Citizen Jane: Battle for the City

DOCUMENTARY

Matt Tyrnauer, Altimeter Films, 2016

Jacobs understood when cities really work they’re phenomena that come from the bottom up. So a great neighbourhood is what happens when thousands of different actors – that’s the shop keepers, bar owners, the people walking the streets – they come together in an uncoordinated, but meaningful way to create the flavour and personality of the distinct neighbourhood. That not ‘planned’, that’s much more a question of organised complexity.

The Power Broker: Robert Moses and the Fall of New York by Robert Caro review – a landmark study

Oliver Burkeman, The Guardian, 23 Oct 2015

ARTICLE

Technically, Robert Caro’s book The Power Broker is a biography of urban planner Robert Moses, but that description feels laughably inadequate on multiple counts. For more than four decades, this particular urban planner was the most powerful man in New York, an unelected emperor who dominated the mayors and governors who were supposedly in charge, and who physically reshaped the city through sheer force of will. Caro’s enormous book, meanwhile, is less a life story than an epic, meticulously detailed study of power in general: how it’s acquired, how it’s used to change history, how it ultimately corrupts those who get it.


See also Citizen Jane: Battle for the City.

Mapping the ‘Urban Fingerprints’ of Cities

ARTICLE

Linda Poon, City Lab, Sep 11, 2015

The most valuable visual information that these maps convey is the density of a particular area. Planned right, a dense city can be a positive environment for productivity. Griffiths explains that the clustering effect creates “agglomeration economies.” “If you cluster a whole lot of people close to each other, with skills that aren’t necessarily the same,” he says, “you get opportunities for new creations.”

AD Classics: Ville Radieuse / Le Corbusier

ARTICLE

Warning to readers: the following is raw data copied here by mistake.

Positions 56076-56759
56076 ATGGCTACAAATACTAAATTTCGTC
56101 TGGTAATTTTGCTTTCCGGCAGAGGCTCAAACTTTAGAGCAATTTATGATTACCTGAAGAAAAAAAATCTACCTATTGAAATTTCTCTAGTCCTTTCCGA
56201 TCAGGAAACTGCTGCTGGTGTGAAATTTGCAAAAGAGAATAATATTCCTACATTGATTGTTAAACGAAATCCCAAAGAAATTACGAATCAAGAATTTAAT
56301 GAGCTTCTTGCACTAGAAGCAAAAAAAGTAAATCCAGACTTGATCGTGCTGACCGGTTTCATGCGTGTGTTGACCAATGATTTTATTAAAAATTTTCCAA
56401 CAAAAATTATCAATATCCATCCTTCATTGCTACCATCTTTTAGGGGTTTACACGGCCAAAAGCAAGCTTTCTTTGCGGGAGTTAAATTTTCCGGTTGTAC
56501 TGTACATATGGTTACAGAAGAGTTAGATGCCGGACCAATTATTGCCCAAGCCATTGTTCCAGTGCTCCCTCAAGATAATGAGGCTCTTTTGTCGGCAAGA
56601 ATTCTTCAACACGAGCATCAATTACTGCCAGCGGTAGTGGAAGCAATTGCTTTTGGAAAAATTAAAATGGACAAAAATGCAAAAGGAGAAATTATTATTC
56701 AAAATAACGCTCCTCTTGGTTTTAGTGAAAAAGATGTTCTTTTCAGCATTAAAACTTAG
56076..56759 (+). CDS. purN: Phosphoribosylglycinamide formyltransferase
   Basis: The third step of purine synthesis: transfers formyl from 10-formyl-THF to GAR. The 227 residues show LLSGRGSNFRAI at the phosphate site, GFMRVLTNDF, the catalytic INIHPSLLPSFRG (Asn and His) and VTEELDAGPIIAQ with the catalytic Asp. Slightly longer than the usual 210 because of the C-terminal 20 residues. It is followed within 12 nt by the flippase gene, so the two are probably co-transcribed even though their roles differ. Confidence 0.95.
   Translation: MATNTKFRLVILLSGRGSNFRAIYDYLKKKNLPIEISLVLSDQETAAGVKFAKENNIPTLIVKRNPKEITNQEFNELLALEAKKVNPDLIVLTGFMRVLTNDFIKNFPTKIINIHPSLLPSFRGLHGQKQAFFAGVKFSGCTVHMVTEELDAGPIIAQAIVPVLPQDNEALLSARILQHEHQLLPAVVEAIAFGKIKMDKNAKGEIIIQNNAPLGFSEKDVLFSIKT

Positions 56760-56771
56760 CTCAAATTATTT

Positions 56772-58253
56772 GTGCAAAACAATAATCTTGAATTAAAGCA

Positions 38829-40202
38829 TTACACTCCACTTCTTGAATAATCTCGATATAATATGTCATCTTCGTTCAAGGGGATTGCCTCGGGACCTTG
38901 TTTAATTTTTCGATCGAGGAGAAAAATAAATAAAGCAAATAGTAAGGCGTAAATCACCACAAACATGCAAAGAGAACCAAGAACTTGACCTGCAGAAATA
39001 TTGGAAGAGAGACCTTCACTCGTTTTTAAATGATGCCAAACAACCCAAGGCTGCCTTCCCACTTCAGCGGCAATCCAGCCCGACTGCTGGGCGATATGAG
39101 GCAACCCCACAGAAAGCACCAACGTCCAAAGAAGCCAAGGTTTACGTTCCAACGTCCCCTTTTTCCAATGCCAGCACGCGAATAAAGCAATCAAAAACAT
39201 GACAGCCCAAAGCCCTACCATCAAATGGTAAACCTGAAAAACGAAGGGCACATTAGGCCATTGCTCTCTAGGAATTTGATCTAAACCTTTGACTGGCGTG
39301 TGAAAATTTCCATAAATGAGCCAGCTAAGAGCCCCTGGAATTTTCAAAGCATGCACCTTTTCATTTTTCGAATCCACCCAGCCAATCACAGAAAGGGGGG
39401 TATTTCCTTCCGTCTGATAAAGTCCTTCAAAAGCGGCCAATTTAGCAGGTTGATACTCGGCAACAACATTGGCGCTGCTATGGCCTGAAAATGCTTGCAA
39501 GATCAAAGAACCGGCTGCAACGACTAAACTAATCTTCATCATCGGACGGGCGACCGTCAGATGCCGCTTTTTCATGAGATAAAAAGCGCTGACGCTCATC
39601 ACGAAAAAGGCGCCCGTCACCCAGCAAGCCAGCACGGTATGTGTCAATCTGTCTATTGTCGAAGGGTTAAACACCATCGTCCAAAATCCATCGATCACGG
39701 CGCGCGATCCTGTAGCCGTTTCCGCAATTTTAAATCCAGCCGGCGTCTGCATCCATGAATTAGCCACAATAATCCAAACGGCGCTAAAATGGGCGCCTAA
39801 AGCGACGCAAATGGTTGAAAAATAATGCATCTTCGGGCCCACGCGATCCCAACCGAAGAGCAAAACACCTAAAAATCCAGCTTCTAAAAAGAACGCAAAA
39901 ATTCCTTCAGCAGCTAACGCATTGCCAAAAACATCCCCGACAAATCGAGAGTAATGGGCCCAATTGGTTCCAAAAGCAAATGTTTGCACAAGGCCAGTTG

Arch Daily, 11 August, 2013

In accordance with modernist ideals of progress (which encouraged the annihilation of tradition), The Radiant City was to emerge from a tabula rasa: it was to be built on nothing less than the grounds of demolished vernacular European cities. The new city would contain prefabricated and identical high-density skyscrapers, spread across a vast green area and arranged in a Cartesian grid, allowing the city to function as a “living machine.” Le Corbusier explains: “The city of today is a dying thing because its planning is not in the proportion of geometrical one fourth. The result of a true geometrical lay-out is repetition, The result of repetition is a standard. The perfect form.”


For images and information on Le Corbusier’s architectural projects on the UNESCO World Heritage List click here. See also Citizen Jane: The Battle for the City, The Human Scale and The Pruitt-Igoe Myth.

The Human Scale

FILM

Andreas Dalsgaard, Final Cut for Real, 2013

I guess there is this very difficult tradition, which comes from the way we teach architecture and planning, the idea that one person can solve everything. And we even have this term ‘The Masterplan’, like ‘I’m going to do The Masterplan’, which will answer all questions. And of course we know it’s impossible, cities are unbelievably complex, so even the idea of a masterplan is really crazy.  All we can do is make a kind of a framework, we came make a very robust framework which allows life to take place. 

The evolution of urban planning in 10 diagrams

ARTICLE

City Lab, Emily Badger, 9 Nov 2012

The exhibition’s title – Grand Reductions – suggests the simple illustration’s power to encapsulate complex ideas. And for that reason the medium has always been suited to the city, an intricate organism that has been re-imagined (with satellite towns! in rural grids! in megaregions!) by generations of architects, planners and idealists. In the urban context, diagrams can be powerful precisely because they make weighty questions of land use and design digestible in a single sweep of the eye. But as Le Corbusier’s plan illustrates, they can also seductively oversimplify the problems of cities. These 10 diagrams have been tremendously influential – not always for the good.


For more about SPUR and their work in the San Francisco Bay Area click here.

The Pruitt-Igoe Myth

DOCUMENTARY

Chad Freidrichs, Unicorn Stencil, 2012

Long after the duct settled and the site was cleared this is the Pruitt-Igoe that remained. The mythical Pruitt-Igoe with a fatal flaw, doomed to failure from he start. Little was said about the laws that built and maintained it, the economy that deserted it, the segregation that stripped away opportunity, the radically changing city in which it stood. In the years of Pruitt-Igoe the American city was wrenched apart by devastating forces. They were felt most deeply by a large, but vulnerable housing on the north side of St Louis. It’s a powerful story with a dramatic end and its after shocks are still with us.